Some of you probably love getting dressed up for work every day if you work in an office requiring professional attire. For the rest of us, however, waking up before the sun is up on a weekday just to put on a dress or a button down shirt is torture. In fact, some companies offer the option to wear jeans everyday as a perk to employees.
If you take a trip down memory lane, however, the office attire we have to deal with today isn’t nearly as bad as some fashion trends that came before us. If you’re reading this at work, thinking to yourself how much your heels hurt your feet, just be glad that you don’t have to wear any of the office attire below.
While it wasn’t common to see an American woman in an office setting until long after the 1800s, middle-class British women worked in offices beginning in the late 1800s. During this time period, hoop skirts were in style, so those working women probably had an arsenal of these in their office attire collection.
Wearing a top hat would no doubt feel pretty badass the first few days. Having that extra weight and attention would probably get old quick for most guys in today’s workplace. Go back to the early 1900s, however, and you would fit right in.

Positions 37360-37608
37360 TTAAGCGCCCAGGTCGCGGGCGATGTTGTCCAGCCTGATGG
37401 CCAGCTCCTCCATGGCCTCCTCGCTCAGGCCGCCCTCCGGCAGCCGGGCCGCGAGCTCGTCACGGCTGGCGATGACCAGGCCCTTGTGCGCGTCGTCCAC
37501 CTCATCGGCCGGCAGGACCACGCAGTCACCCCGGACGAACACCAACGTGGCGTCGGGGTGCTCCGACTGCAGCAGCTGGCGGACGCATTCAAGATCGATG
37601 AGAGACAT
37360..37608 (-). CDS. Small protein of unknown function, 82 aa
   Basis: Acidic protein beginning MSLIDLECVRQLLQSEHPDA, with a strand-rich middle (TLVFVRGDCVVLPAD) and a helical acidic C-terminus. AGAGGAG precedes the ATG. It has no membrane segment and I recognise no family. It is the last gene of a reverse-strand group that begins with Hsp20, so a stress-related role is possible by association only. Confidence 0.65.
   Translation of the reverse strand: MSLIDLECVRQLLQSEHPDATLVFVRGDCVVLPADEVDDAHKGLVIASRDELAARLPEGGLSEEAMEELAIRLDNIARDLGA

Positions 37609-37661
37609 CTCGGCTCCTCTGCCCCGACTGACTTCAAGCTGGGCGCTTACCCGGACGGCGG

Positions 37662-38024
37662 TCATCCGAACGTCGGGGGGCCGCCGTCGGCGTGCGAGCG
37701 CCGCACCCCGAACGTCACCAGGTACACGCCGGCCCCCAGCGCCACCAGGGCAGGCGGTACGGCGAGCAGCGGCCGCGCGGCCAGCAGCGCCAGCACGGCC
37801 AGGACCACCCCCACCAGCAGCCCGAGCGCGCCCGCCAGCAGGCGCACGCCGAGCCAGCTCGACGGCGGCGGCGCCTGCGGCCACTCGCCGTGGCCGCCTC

Although dress shirts with collars attached started to catch on in the 1920s, before that, men had to wear uncomfortable, detachable collars so that their shirts would look dressier. Wonder if they had clip-on varieties of these neck decorations?
Unless it’s very cold outside, you won’t catch many women wearing gloves or hats into the office these days. During The Great Depression, if a woman could find work, she took it. Since most women in those days didn’t have many dressy clothing items, they made do with what they had and dressed up other areas of their bodies; hands with gloves and heads with hats.
The classic business suit is still popular today, of course, but can you imagine wearing the same, boring colors and styles every day? At least these days, if a suit is your daily office attire, you have a variety of choices to select from.
If you’re a child of the 1980s, your mother no doubt had plenty of suits and dresses that included shoulder pads. While I can appreciate what these foam inserts stood for (an attempt to equalize men and women in the workplace), I would imagine constantly having to adjust them would get old quickly.
Up until around sometime during the 1920s, men wore vests pretty much every day. The main reason for this was so that they had a place to put their pocket watch. In fact, even when wristwatches became the new norm, men still wore the vests.